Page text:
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Four-goal Faris dreams of AFC Cup final


Mertesacker: I've never played in back 3


Lack of resources will hamper Keegan

Can a messiah achieve the promised land with a tiny squad? Or is reality in danger of biting at Newcastle United?

They may have the same manager they had in that halcyon period in the 1990s. They still have the same fans. Take That may be topping the UK hit parade once more. But there the similarities end. Kevin Keegan must negotiate a far more difficult footballing landscape in 2008/9.

Following Keegan's dramatic return in January, the team's consequent struggles may have put a brake on the more imaginative flights of fancy that greeted King Kev's shock decision to take the reins at the club he loves and whose fans will always love him.

After the deluge of goodwill that will always follow him on Tyneside came a period of real difficulty as Newcastle went eight games without a win following the announcement that Keegan would succeed Sam Allardyce

A win over Fulham in March signalled a revival. Five games of flowing football, that fabled Keegan way, were to follow. Yet the final two games of the season saw reality delivered by comprehensive defeats to Chelsea, perhaps understandably given the Blues' chase for the title and, more pointedly, Everton, the quality of team Newcastle are now aiming to be on the same level as.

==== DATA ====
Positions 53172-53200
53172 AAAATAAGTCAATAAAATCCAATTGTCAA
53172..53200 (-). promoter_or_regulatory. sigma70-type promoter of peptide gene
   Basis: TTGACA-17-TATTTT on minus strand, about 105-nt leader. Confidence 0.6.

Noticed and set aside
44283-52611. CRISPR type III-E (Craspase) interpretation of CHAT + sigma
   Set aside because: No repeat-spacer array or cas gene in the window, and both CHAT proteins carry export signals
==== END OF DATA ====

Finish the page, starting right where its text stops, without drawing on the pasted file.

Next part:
Keegan's comment that Newcastle cannot now aspire for the Premier League title was not the vintage Keegan of the aspirational vein we became used to during the 1990s. However, it was classic Keegan in its honesty.

Owner Mike Ashley was said to have been annoyed by that comment. Yet, as a businessman of significant resources, he needs to be aware of the realities of the Premier League. Spend and you have more chance of winning the league. Don't spend and your best chance is no chance.

If the spending spree that Ashley countenanced for Allardyce is discounted, then Keegan is yet to receive the backing he became acquainted with at Manchester City, let alone the sprees that Sir John Hall once allowed him at Newcastle.